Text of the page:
Cell-Free Systems for Faster, More Economical Bioprocessing
Transforming renewable biomass to higher-order chemicals is critical to securing our nation's energy security and to manufacturing materials in a sustainable manner. Bioconversion processes are central to these efforts, but require lengthy design-build-test cycles to produce a single product. For example, mevalonate is a starting chemical for 40,000 other molecules, including isoprene, farnesene, and high-density jet fuels, with total market values on the order of $5 billion a year. However, current fuel yields (at $5-10 per gallon) preclude commercial viability. Additionally, research and development (R&D) time is intractably long.
Synvitrobio is developing cell-free systems as rapid prototyping environments, bypassing the restrictions of cellular engineering and enabling a minimum tenfold reduction in R&D time by accelerating design-build-test cycles so that they only require hours, rather than weeks, to complete. This novel approach to engineering microbes utilizes cell-free prototyping systems to mirror other non-biological engineering fields.
A key technical obstacle in employing cell-free prototyping systems has been the imprecise molecular definition of the cell-free system and the original host; this can result in lower energy-conversion efficiency and product yield. Through this SBV Pilot, Synvitrobio will leverage Oak Ridge National Laboratory's analytical technology capabilities to reveal the molecular components involved in metabolic conversions and to identify the molecular fate of feedstocks and pathways for their effective utilization.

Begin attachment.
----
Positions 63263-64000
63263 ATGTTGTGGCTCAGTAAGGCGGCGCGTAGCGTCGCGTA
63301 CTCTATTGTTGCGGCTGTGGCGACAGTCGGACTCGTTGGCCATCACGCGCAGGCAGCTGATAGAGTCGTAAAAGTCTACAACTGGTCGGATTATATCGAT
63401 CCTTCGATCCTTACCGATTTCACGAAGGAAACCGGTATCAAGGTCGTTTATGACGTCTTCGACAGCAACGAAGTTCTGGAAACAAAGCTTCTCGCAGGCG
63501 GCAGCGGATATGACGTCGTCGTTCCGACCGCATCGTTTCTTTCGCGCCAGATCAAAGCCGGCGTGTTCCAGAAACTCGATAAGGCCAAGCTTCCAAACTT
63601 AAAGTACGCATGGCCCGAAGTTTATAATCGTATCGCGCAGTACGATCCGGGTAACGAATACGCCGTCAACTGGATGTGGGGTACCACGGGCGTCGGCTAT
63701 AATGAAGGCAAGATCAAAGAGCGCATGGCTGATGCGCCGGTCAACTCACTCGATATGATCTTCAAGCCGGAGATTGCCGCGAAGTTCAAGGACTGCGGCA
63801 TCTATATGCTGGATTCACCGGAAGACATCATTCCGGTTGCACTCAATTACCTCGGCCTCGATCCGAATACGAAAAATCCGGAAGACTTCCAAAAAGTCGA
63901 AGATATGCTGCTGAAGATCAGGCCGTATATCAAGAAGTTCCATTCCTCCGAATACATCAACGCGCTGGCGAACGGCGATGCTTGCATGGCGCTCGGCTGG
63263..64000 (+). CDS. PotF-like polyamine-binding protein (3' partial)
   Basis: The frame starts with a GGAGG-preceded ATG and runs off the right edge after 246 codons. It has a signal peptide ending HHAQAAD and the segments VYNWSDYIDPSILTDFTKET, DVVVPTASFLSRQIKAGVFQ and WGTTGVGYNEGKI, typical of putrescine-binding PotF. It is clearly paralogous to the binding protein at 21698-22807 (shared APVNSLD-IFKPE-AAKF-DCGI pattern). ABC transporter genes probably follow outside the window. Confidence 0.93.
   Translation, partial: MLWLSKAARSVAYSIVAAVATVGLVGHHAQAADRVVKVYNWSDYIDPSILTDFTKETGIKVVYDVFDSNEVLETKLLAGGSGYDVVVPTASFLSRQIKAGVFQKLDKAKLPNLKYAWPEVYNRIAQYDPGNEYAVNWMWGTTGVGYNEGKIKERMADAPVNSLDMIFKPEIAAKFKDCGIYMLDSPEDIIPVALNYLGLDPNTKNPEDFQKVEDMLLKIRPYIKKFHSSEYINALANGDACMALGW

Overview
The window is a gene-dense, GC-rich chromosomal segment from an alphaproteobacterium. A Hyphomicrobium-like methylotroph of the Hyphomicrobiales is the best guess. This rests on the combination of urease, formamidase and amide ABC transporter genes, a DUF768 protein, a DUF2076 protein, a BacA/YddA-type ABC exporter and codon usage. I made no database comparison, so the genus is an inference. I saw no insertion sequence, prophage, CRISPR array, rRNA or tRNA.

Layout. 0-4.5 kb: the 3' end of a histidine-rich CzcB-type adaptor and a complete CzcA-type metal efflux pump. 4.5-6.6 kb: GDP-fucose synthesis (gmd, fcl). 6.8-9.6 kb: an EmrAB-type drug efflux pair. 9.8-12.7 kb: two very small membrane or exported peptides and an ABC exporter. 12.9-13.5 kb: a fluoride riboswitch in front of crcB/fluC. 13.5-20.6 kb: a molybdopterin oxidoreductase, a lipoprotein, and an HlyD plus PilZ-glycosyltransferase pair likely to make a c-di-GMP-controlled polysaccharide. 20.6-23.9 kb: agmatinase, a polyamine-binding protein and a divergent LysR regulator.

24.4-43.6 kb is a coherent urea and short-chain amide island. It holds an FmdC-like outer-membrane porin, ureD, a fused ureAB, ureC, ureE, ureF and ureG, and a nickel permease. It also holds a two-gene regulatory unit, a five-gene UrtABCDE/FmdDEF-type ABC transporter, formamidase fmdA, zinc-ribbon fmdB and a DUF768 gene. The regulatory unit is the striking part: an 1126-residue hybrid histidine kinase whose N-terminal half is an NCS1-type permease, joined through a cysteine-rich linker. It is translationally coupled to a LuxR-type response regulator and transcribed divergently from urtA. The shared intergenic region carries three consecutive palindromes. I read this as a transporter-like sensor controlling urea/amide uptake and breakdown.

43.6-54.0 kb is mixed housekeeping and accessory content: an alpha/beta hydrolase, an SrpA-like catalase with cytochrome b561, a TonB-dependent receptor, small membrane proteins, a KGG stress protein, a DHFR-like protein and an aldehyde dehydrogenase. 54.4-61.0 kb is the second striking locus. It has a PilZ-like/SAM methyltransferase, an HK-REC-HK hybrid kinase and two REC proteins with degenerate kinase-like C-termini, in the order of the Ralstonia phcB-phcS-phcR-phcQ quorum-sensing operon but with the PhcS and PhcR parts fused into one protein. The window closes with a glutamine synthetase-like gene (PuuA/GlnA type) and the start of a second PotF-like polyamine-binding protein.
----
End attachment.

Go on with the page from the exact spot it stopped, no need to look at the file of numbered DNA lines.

PROJECT INNOVATION + ADVANTAGES
Synvitrobio is developing cell-free systems as rapid prototyping environments, enabling the rapid optimization of biocatalyzed pathways and their components. This technology platform will allow exploration of new pathways for producing known and new products without the confounding effects of cellular growth rates or product toxicity that plague conventional cell-based systems. The Synvitro technology will permit the screening of thousands of conditions, accelerate the design-build-test cycle, and lead to cost-effective production of fuels and specialty chemicals.
Economic use of renewable biomass depends on improved utilization of feedstocks. Lignin comprises 15 percent to 30 percent of the weight of lignocellulose, a paper production byproduct. Currently, only 2 percent of lignin is being used to produce value-added chemicals. Better understanding of lignin valorization to commodity chemicals will provide critical technical breakthroughs and better utilization of renewable feedstock.
Numerous pharmaceuticals are derived from natural products. The development costs are prohibitive, and the potential of a promising drug candidate is slow to realize. Synvitrobio's rapid prototyping environment can cut the time and cost associated with drug development.
Biologically derived fuels and chemicals can dramatically reduce dependencies on petroleum products, and in the process reduce environmental impacts and greenhouse gas emissions.
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